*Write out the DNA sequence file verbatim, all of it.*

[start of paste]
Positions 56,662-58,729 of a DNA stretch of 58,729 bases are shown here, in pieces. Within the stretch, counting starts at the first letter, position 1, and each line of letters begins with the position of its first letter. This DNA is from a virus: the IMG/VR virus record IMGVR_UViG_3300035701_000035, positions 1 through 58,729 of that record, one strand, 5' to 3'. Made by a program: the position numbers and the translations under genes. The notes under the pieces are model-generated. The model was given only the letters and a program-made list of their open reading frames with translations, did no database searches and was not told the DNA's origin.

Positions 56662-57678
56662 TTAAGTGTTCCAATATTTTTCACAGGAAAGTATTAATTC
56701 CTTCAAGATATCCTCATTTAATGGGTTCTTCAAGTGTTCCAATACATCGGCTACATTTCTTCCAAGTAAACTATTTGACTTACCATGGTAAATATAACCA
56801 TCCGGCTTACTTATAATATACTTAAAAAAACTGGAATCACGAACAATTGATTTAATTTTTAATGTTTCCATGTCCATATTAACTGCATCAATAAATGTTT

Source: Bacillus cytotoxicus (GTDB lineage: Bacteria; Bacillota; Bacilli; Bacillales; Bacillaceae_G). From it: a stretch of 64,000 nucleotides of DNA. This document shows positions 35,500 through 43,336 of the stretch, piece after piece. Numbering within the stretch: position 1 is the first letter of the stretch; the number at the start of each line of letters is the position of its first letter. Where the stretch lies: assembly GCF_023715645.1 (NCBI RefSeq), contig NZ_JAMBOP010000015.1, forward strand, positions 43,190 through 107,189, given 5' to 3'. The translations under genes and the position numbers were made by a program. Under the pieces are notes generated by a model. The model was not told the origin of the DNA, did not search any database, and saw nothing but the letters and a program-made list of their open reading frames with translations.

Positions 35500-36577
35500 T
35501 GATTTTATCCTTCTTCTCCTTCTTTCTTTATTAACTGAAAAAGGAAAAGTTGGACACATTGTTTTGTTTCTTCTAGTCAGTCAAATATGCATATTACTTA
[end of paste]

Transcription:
Positions 56,662-58,729 of a DNA stretch of 58,729 bases are shown here, in pieces. Within the stretch, counting starts at the first letter, position 1, and each line of letters begins with the position of its first letter. This DNA is from a virus: the IMG/VR virus record IMGVR_UViG_3300035701_000035, positions 1 through 58,729 of that record, one strand, 5' to 3'. Made by a program: the position numbers and the translations under genes. The notes under the pieces are model-generated. The model was given only the letters and a program-made list of their open reading frames with translations, did no database searches and was not told the DNA's origin.

Positions 56662-57678
56662 TTAAGTGTTCCAATATTTTTCACAGGAAAGTATTAATTC
56701 CTTCAAGATATCCTCATTTAATGGGTTCTTCAAGTGTTCCAATACATCGGCTACATTTCTTCCAAGTAAACTATTTGACTTACCATGGTAAATATAACCA
56801 TCCGGCTTACTTATAATATACTTAAAAAAACTGGAATCACGAACAATTGATTTAATTTTTAATGTTTCCATGTCCATATTAACTGCATCAATAAATGTTT

Source: Bacillus cytotoxicus (GTDB lineage: Bacteria; Bacillota; Bacilli; Bacillales; Bacillaceae_G). From it: a stretch of 64,000 nucleotides of DNA. This document shows positions 35,500 through 43,336 of the stretch, piece after piece. Numbering within the stretch: position 1 is the first letter of the stretch; the number at the start of each line of letters is the position of its first letter. Where the stretch lies: assembly GCF_023715645.1 (NCBI RefSeq), contig NZ_JAMBOP010000015.1, forward strand, positions 43,190 through 107,189, given 5' to 3'. The translations under genes and the position numbers were made by a program. Under the pieces are notes generated by a model. The model was not told the origin of the DNA, did not search any database, and saw nothing but the letters and a program-made list of their open reading frames with translations.

Positions 35500-36577
35500 T
35501 GATTTTATCCTTCTTCTCCTTCTTTCTTTATTAACTGAAAAAGGAAAAGTTGGACACATTGTTTTGTTTCTTCTAGTCAGTCAAATATGCATATTACTTA